Tables 7 and 8 and Appendix A follow.

[TABULAR DATA OMITTED]

(1.) The territorial adjustment converts merchandise trade from a BPA basis, which includes Puerto Rico and U.S. territories as part of the United States, to a NIPA basis, which includes Puerto Rico and U.S. territories as part of the "rest of the world." Similar adjustments are made for services and for receipts and payments of factor income.

(2.) See Karl Galbraith, "Federal Budget Estimates, Fiscal Year 1994," Survey 73 (April 1993): 46-52.

(3.) For a summary description of the index, see "The Comprehensive Revision of the U.S. National Income and Product Accounts: A Review of Revisions and Major Statistical Changes," Survey 71 (December 1991): 40. For additional detail, see Frank de Leeuw, "A Price Index for New Multifamily Housing," Survey 73 (February 1993): 33-42.

(4.) See "Annual Revision of the U.S. National Income and Product Accounts," Survey 72 (July 1992): 22-23.

(5.) In the IRS data, some life insurance carriers are classified in the casualty insurance industry and others are classified in industries not related to insurance because the IRS information is based on the filing of consolidated tax returns.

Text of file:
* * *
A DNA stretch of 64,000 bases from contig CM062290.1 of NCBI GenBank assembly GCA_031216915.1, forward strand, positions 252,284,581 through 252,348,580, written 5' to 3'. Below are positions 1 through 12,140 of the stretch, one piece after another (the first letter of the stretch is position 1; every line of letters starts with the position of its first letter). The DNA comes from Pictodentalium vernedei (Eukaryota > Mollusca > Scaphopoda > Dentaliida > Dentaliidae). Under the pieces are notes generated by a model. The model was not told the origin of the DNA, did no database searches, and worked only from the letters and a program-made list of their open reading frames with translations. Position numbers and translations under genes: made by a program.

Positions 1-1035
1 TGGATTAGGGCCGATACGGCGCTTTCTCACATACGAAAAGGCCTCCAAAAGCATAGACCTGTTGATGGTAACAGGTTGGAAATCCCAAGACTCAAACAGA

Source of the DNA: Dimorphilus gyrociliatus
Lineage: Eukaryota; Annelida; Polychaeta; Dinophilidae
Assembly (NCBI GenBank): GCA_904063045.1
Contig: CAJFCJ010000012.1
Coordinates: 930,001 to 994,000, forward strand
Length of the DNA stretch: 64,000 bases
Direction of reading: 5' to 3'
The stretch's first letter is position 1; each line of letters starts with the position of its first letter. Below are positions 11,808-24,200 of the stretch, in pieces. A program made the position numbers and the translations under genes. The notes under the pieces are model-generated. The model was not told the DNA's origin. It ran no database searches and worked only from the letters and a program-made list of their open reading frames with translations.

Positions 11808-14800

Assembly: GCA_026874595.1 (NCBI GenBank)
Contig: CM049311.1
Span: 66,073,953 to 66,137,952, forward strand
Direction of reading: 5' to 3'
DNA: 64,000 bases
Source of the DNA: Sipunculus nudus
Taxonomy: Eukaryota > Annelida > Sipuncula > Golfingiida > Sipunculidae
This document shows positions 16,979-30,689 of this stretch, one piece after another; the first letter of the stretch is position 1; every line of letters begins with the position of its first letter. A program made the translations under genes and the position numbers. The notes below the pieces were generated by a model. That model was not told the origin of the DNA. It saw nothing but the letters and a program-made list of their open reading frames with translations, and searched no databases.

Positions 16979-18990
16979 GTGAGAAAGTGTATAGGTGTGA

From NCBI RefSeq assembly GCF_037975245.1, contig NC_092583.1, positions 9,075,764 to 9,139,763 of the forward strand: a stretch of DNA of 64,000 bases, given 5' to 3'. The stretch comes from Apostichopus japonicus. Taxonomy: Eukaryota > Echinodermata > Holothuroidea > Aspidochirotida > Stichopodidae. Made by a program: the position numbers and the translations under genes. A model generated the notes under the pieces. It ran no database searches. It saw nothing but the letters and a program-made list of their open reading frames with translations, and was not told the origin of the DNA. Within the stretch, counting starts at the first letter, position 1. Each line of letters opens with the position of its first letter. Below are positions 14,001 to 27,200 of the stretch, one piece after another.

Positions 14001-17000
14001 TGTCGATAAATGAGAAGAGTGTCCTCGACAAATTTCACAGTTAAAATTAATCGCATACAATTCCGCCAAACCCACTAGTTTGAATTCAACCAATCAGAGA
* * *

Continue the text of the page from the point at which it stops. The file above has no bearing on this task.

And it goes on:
(6.) Extrapolation is a method of extending estimates from one period forward (or backward) in time to other periods. In simple terms, extrapolation applies a percent change - either the percent change in the indicator series or the percent change in the trend - to the level of the preceding (following) period. Interpolation is a method of filling in estimates between two periods. Interpolation applies a more complex mathematical formula - there are several in use - to preserve the pattern of the indicator series consistent with the level of the source data viewed as final.

(7.) With few exceptions, BEA does not prepare constant-dollar estimates of income measures because, unlike product measures, price indexes cannot be associated with them. Three exceptions are disposable personal income and, as presented in the "Business Cycle Indicators" section of the Survey, personal income and corporate profits, In these cases, the estimates are adjusted for price change by reference to the prices of the goods and services on which the income is spent. BEA derives constant-dollar net national product and national income by preparing constant-dollar estimates of consumption of fixed capital and of the nonfactor incomes and then subtracting these estimates from constant-dollar GNP.
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Title Annotation:1990 to 2nd quarter 1993
Publication:Survey of Current Business
Date:Aug 1, 1993
Words:9911